Economic Globalization and Trade

Economic Globalization and Trade

Speak up for those who cannot speak for themselves, for the rights of all who are destitute. Speak up and judge fairly; defend the rights of the poor and needy. Proverbs 31:8-9

Globalization and Common Global Ministries

Economic globalization profoundly impacts local communities, cultures and ways of life. While increased private investment and trade may grow markets, our global partners witness the challenges it often poses in their communities – wider economic disparity and exploitation. Communities of faith are called to consider what the church can do to ensure that international trade policies better serve the interests of human rights and security, justice and peace, and the dignity and integrity of creation.

Global Ministries is committed to restoring the environment and economics to the service of God. At its November 2004 meeting the Global Ministries Board engaged in a process of reflection on globalization with its international Board members and partners. This process enabled our global partnerships to provide a context for identifying ways of responding faithfully to economic globalization.

Part of the dialogue included inviting global partners and the mission co-workers who serve with them to reflect on the impact of globalization, both positive and negative, in their region. These reports were compiled in a booklet called Globalization: Faith and Economic Justice, Partners and Missionaries Reflect on Globalization. This resource is available to local churches and individuals to help understand our global relationships and the implications of international trade policies and thereby to enable informed decisions as consumers, investors, citizens and people of faith.

The Global Ministries board in November 2004 also passed a Resolution On Globalization and Just International Relationships. This policy complements the 2003 UCC Pronouncement “A Faithful Response: Calling for a More Just, Humane Direction for Economic Globalization“, and together they guide Global Ministries as it engages with other advocacy groups, international ecumenical bodies and faith coalitions campaigning for just trade and more a responsible global economic system.

Global Ministries’ Background and Theology of Globalization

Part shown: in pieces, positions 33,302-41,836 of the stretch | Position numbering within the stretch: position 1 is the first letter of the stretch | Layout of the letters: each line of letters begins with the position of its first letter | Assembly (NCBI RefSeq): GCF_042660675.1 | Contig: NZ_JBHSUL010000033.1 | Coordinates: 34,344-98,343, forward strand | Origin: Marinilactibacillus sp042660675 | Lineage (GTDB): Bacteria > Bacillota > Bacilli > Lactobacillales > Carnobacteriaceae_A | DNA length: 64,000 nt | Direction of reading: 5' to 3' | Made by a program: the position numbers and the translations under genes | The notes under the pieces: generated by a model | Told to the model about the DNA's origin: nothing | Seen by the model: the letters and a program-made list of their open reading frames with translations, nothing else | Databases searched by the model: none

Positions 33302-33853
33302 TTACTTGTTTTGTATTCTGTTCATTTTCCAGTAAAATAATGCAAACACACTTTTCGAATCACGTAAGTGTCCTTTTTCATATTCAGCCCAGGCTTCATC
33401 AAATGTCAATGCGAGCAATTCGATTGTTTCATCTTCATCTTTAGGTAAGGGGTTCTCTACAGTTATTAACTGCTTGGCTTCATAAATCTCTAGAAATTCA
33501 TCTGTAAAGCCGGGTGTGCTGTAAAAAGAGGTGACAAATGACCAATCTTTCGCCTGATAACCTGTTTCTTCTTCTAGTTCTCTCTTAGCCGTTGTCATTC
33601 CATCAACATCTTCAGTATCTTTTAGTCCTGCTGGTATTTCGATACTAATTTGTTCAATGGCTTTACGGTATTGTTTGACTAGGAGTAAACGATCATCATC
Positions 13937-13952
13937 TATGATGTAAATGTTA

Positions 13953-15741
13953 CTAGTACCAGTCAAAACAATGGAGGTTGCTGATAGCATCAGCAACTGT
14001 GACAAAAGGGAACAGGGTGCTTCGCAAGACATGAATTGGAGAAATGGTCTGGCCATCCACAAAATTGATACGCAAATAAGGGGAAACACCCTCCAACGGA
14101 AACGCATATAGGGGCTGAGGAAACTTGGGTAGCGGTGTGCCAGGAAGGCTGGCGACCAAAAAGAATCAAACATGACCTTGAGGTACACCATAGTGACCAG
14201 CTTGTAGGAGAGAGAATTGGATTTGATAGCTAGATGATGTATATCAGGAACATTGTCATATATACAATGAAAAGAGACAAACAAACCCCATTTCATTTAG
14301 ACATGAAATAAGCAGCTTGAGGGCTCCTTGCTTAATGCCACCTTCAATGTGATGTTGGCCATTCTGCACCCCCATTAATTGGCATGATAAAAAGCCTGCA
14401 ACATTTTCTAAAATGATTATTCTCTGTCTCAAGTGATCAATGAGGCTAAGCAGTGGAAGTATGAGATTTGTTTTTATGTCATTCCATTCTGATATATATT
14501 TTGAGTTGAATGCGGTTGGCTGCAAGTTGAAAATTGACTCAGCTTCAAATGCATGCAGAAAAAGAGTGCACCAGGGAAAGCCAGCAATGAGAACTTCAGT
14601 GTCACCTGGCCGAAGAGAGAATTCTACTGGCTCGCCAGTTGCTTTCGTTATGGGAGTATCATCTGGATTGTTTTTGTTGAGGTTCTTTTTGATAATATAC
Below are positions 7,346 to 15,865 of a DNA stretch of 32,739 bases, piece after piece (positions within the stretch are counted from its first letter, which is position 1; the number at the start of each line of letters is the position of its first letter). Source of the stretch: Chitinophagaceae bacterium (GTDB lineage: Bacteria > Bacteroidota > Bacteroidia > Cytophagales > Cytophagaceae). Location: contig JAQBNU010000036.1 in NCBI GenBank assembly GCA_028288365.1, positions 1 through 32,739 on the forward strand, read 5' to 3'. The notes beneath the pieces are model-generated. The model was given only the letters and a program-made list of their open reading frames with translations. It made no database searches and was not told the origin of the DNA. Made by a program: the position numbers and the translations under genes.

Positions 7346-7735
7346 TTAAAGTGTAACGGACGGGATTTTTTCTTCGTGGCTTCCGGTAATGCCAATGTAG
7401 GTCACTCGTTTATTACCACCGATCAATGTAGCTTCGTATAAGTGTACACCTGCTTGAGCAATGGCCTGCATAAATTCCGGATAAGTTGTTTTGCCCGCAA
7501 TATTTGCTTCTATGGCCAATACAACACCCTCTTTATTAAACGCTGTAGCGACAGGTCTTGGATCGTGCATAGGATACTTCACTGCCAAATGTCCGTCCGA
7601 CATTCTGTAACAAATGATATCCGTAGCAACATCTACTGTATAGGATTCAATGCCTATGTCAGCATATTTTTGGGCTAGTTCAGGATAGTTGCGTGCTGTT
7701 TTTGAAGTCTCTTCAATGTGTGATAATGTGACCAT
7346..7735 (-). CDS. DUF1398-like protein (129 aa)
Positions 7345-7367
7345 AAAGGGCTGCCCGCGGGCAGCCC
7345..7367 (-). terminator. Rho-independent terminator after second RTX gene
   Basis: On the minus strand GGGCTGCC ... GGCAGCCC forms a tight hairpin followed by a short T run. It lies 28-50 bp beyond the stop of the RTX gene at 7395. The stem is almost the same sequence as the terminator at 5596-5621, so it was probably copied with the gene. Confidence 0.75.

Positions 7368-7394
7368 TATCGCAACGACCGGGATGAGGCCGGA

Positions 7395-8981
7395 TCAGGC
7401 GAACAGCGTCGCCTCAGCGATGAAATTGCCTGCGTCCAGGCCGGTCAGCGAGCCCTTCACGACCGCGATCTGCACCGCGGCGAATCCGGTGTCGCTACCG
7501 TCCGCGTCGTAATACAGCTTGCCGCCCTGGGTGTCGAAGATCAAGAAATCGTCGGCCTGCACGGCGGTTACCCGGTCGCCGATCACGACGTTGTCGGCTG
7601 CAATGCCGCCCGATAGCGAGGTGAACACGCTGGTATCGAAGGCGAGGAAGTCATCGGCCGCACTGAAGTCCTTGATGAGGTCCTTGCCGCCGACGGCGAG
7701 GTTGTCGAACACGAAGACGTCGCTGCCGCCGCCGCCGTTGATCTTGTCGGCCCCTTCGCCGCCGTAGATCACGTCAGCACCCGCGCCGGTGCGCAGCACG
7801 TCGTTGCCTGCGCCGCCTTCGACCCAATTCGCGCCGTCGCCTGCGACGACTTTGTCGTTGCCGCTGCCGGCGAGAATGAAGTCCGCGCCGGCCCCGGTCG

Understanding Globalization

UCC 24th General Synod Pronouncement “A Faithful Response: Calling for a More Just, Humane Direction for Economic Globalization”

The 2003 UCC General Synod 24 Pronouncement found “that economic globalization has yielded some positive outcomes for society as a whole. But seen through the lens of faith, it has also produced great economic and social injustice. The rules and institutions that shape economic globalization must be fundamentally changed if God’s creation and all God’s children, in both the global south and north, are to benefit.”

Trade and U.S. Border Issues

In February 2005, the UCC Globalization Coordinating Committee met in Tucson, AZ at Borderlinks, a cross-border experiential program that takes residential groups and students to Nogales, Mexico to learn about the desperate situation of Mexican migrants who have flooded the northern border with the U.S. to find work in the maquilladores (factories). Since many factories have closed or laid off workers as companies have moved operations to cheaper labor markets, or as work and living conditions simply prove intolerable, many of these migrants make the hazardous and illegal trip through the desert to the U.S. The Coordinating Committee heard about the work of church and community service groups like Humane Borders that advocate for the rights and humane care of these migrants both in Mexico and once they have arrived in the U.S. The group heard in particular about the innovative work of the staff and congregations of the Southwest Conference, UCC in these migrant ministries.

Fair Trade Coffee

In 2004 the UCC entered into partnership with Equal Exchange to form the UCC Fair Trade Project to encourage congregations to drink fairly traded coffee for justice at fellowship hour. Through the project small coffee farmers in some of the poorest countries in Latin America, Africa and Asia earn a fairer share of income, have access to credit and technical support, and gain a trading partner they can trust. UCC congregations learn about the impact of our consumer habits and how to advocate for more just global economic policies.

For more go to the Economic Justice Ministry of UCC Justice and Witness Ministries